Cuts to drama in schools coupled with a shortage of new teachers is fuelling the problem, warning that a decline in the number of drama teachers at secondary level will result in the sector becoming less diverse in the long term. Statistics from the Labour Party’s Acting Up inquiry into working-class actors in 2017 confirmed the decline, revealing there were now 1,700 fewer drama teachers in UK schools than in 2010.”
“If Macbeth continues to obsess us, it is because it seems both modern and timeless. We see all around us today the corrosive folly of overweening ambition and the insecurity that breeds tyranny. But Macbeth can never be reduced to a set of moralistic, crime-does-not-pay platitudes. It … has a language that eats into the soul.”
Playwright Ayad Akhtar: “I am not hopeful about where we are as a nation — as a species (if I can be so presumptuous). I’m not hopeful, because I am increasingly of the mind that even my hope is being monetized. That which is most enduring, most noble, most human about me — my urge for something brighter, more vivid, more loving, more alive — all of this is being used against me.”
Frankly, it’s a bit more boring – and less dangerous in an overt sense, though it’s certainly dangerous for some of the theatre-makers. “Independent-minded leaders of scores of theatres and other cultural organizations across the nation have been replaced by apparatchiks—including at the emblematic National Theatre, where popular actor-director Robert Alfoldi was sacked in 2013 after being outed as gay and decried for ‘treason’ and ‘inciting and discrediting Hungarians.'”
“George C. Wolfe and Joe Mantello go back to the 1990s, when Mantello, as a young actor, starred as Louis in Wolfe’s Broadway production of Tony Kushner’s Angels in America. In the years that followed, Mantello found himself acting less and directing more. Now, they’re formidable colleagues in their prime, as well as great friends, to boot. In the latest edition of TheaterMania‘s Artist to Artist series, Wolfe and Mantello discuss what their successes and failures mean to them, how they approach actors in the rehearsal room, and what it takes to maintain a level of joy that carries them through adversity.”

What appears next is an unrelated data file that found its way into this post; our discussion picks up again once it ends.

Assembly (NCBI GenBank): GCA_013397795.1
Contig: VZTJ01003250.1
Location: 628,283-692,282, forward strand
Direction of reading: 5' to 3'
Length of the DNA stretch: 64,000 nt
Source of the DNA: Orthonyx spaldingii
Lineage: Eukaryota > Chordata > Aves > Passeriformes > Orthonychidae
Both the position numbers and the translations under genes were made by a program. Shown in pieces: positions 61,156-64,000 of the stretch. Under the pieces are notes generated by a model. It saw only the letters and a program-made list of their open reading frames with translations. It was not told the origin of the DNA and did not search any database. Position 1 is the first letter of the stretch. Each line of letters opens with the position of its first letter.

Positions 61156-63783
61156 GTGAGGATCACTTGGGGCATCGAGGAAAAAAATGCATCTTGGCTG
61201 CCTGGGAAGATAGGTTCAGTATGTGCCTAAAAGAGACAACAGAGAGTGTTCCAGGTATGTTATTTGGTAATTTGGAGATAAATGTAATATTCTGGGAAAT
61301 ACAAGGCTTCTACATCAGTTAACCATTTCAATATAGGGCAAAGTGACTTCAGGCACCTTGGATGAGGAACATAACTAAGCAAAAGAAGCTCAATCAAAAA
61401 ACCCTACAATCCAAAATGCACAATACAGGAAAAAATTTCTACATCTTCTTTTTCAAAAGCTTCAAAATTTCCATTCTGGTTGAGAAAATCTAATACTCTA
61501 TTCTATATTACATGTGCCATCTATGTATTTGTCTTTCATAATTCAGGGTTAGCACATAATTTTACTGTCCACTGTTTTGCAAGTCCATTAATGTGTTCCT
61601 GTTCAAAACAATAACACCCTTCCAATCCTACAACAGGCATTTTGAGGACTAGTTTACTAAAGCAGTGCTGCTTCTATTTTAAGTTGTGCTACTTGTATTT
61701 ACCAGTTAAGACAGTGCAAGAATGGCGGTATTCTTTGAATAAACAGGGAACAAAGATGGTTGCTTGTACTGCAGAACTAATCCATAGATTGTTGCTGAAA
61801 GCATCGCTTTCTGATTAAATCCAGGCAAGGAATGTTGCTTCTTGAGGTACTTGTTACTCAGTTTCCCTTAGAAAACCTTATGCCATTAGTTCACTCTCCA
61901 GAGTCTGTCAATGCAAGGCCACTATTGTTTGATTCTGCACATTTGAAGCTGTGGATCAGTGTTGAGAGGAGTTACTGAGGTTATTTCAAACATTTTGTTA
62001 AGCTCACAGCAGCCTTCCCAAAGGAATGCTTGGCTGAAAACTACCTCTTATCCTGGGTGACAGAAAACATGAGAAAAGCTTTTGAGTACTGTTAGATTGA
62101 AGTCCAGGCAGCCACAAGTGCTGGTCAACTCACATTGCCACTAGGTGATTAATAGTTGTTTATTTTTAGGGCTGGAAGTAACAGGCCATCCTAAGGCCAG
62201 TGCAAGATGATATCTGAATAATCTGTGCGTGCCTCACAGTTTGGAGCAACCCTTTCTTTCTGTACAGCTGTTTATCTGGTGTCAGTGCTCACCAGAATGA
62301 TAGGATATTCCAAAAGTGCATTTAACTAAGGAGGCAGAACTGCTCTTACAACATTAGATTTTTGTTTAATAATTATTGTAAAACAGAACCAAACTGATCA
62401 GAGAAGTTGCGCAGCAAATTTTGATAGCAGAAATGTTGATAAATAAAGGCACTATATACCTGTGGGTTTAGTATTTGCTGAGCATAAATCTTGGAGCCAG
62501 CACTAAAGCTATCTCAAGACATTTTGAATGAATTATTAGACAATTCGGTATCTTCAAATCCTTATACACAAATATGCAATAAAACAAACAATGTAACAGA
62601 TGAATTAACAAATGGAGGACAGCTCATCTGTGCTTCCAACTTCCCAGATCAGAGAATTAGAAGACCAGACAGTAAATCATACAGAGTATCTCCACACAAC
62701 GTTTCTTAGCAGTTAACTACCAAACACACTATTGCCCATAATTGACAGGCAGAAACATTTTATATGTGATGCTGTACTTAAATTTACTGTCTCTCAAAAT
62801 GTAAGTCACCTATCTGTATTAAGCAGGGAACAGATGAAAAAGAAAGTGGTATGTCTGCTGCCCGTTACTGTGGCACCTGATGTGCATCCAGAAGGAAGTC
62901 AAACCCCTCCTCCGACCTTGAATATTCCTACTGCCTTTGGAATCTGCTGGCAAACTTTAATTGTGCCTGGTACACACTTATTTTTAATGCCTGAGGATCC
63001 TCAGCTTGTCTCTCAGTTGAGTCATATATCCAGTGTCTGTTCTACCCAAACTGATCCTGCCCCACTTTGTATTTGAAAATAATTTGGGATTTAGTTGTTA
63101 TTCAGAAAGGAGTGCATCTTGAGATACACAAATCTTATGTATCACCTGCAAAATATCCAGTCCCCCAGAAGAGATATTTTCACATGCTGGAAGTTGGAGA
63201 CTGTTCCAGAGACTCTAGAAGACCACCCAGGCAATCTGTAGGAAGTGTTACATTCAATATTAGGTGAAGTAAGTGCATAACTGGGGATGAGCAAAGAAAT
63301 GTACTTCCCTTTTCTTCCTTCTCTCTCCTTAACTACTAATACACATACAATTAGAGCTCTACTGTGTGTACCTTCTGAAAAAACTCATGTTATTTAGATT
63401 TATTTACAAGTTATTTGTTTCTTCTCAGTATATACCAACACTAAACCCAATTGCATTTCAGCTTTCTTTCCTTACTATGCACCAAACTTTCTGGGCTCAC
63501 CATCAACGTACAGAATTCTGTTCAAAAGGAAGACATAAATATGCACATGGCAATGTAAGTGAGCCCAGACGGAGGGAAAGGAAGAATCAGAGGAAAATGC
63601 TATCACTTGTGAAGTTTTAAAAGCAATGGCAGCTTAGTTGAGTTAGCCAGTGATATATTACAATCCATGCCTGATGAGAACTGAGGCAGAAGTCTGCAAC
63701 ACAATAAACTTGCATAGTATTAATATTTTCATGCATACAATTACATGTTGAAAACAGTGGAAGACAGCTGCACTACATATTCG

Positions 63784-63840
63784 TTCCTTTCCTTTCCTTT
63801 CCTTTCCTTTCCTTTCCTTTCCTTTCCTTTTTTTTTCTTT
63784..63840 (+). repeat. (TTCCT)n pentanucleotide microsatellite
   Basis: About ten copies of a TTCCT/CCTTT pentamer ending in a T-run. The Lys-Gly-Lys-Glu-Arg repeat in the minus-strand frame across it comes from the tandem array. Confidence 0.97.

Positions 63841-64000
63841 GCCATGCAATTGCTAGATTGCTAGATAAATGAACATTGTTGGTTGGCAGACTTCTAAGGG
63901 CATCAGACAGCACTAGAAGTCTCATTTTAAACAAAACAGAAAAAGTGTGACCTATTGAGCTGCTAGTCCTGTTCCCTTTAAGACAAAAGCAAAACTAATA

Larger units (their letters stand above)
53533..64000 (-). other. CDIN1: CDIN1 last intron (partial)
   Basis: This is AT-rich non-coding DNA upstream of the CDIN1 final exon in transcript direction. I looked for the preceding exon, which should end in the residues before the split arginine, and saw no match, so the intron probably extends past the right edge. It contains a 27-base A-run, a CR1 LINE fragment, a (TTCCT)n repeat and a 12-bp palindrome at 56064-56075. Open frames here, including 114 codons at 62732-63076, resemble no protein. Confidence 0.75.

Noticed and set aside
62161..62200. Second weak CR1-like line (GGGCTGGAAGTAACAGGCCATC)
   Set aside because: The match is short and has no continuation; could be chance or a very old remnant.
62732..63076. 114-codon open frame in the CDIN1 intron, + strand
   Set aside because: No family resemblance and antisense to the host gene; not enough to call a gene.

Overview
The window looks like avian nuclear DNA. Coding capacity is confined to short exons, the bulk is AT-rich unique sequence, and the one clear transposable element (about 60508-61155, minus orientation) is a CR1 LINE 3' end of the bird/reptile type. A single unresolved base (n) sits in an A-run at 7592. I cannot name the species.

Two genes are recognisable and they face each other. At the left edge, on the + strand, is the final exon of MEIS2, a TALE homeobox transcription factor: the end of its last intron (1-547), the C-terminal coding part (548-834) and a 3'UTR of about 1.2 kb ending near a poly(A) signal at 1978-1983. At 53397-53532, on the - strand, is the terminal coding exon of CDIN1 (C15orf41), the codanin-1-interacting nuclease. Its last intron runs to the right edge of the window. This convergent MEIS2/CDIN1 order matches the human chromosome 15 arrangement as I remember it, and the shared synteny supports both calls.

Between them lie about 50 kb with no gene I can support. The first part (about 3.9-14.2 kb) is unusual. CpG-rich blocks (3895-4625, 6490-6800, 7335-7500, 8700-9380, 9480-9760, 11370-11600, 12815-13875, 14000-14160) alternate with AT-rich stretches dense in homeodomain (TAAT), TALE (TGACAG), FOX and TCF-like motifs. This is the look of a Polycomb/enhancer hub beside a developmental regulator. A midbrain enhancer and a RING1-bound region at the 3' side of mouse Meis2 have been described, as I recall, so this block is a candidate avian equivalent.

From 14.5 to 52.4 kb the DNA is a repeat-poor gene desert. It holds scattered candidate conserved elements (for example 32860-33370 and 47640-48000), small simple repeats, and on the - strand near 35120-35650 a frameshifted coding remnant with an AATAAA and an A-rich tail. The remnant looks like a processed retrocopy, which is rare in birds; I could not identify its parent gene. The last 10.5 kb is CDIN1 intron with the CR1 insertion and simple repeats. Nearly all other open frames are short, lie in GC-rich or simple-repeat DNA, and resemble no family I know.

The American Playwriting Foundation’s $45,000 Relentless Award, funded by a libel settlement from The National Enquirer for a false story about Philip Seymour Hoffman’s death and given for an unproduced script judged blind, was won by Gracie Gardner for a play whose title — well, we’re too squeamish to print it, too. (Cool fact: all eight semifinalists were written by women.)
“Theater artists who really want to make a difference might be advised to break free from the constant stream of infuriating updates belching from their phones. It’s not that the stage should turn a blind eye to the latest outrages. Indeed, for too long American drama seemed blithely detached from the economic conditions radically transforming our national life. Yet playwrights have more pressing business than keeping up with the news crawl.”